Call this back to basics, or getting started from the get-go, but there are as many varieties of opinions on bug out bag contents as cats have lives. And then some. Then there are the definitions of exactly what constitutes a bug out bag, but no two preppers or survivalists bags are the same much less their contents. So, up front, let’s politely agree to disagree if this suggested list varies from yours. After all, my bug out bag is not your bug out bag. Your circumstances are not the same as mine.
You may live in a congested mega-city. Others live in rural areas or in the suburbs. All of these conditions allow for differences in what we put in a bag to grab on the way out of the house, office, or vehicle.
Bag for Bugging Out or a Body Bag?
My idea of a Bug Out Bag is a single source medium sized bag with the bare minimum of supplies to last 24-48 hours with some potential stretch. This bag was created to last long enough to get out of Dodge to an alternative secure location or to a pre-determined supply cache or a more permanent pre-supplied bug out location.
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This Bug Out Bag is not intended to be a long-term supply resource. It will not weigh a hundred pounds or contain long range subsistence or gear for a camp out in the wilderness. Your bag may be designed for other types of missions or alternative plans. That is fine.
Bug Out Bag Priorities
This is where the fight of opinions usually starts. What to pack first and what items are most likely to be needed initially with other bag items being needed or available as the bug out ensues. It is easy to argue that the choice of any self-protection defensive weapon, most likely a handgun and ammo should be readily available for access or as appropriate worn in a weapon ready condition. Let’s accept this as the first item in a bug out bag.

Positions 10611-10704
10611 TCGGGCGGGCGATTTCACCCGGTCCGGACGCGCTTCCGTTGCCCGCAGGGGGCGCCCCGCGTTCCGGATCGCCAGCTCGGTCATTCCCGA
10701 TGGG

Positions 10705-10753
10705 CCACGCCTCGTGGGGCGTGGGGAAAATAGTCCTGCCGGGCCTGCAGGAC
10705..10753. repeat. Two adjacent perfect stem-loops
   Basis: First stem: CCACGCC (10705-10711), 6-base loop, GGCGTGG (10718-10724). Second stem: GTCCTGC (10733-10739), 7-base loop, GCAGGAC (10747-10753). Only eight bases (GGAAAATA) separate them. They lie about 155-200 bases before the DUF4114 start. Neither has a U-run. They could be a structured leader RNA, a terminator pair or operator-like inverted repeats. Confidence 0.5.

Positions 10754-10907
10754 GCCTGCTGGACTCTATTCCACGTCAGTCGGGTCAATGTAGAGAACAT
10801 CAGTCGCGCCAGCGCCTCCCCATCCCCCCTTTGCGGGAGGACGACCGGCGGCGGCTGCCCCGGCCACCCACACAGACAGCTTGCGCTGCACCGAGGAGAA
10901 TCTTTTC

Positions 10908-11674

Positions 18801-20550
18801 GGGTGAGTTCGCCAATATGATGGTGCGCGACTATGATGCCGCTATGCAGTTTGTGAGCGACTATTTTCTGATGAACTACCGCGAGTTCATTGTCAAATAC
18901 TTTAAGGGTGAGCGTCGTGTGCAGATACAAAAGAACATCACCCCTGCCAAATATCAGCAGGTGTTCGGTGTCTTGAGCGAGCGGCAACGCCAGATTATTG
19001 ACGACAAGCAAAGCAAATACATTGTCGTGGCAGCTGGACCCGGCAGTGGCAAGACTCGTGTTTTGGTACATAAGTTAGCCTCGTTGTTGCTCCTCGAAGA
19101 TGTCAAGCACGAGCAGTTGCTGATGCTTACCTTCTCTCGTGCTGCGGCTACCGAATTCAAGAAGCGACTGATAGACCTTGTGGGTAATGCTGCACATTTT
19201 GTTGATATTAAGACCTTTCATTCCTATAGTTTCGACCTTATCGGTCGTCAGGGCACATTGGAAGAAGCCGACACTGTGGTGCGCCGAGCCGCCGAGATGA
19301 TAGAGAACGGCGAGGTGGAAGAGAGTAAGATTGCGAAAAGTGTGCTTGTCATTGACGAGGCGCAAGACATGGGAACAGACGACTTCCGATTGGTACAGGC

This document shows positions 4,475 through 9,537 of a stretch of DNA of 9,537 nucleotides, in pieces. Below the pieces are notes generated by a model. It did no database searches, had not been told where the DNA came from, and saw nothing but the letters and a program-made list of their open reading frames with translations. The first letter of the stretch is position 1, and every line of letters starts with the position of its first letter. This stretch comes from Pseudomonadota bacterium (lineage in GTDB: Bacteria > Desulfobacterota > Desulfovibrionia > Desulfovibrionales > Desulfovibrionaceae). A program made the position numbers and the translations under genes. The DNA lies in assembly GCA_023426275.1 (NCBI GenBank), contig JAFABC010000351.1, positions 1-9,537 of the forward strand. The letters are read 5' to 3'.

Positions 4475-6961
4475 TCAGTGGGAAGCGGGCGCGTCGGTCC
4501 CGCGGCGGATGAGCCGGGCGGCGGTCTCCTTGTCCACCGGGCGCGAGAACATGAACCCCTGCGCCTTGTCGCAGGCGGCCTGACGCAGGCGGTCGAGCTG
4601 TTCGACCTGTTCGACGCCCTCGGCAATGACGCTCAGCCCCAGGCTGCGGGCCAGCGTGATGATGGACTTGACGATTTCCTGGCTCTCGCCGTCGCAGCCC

Sure, when you grab your bag to jump in your escape vehicle or head down a long flight of stairs to evacuate a work site or other location, you may be darn thirsty or maybe even needing a boost of energy from a bar, but first, you’re going to want to secure your mode of personal protection. From there the other items in the bag don’t matter in terms of priorities until they are needed. So, grab a drink, but go slow on it. Some of the items in your BOB you may not end up using at all, but it is nice to have them along just in case.
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So, here are the ten items of basic need or utility I place in a BOB. Other than the pistol, no particular order of priority. Also, note, there is no suggestion of which specific item or brand to get or have, just the categories are listed here. You figure out what you want on your own.
The Other Nine Essentials
Meds or OTC. If you have to have certain medications to live, then you best have them. This goes for diabetic supplies, heart meds, or any other life essential medicines. Support that with over the counter pain medications, antacids, antiseptics, etc. You can keep these in the original bottles or boxes, or get a little personal med kit to store them. Just organize them so you can find what you need quickly. This could include a small, basic first aid kit, too.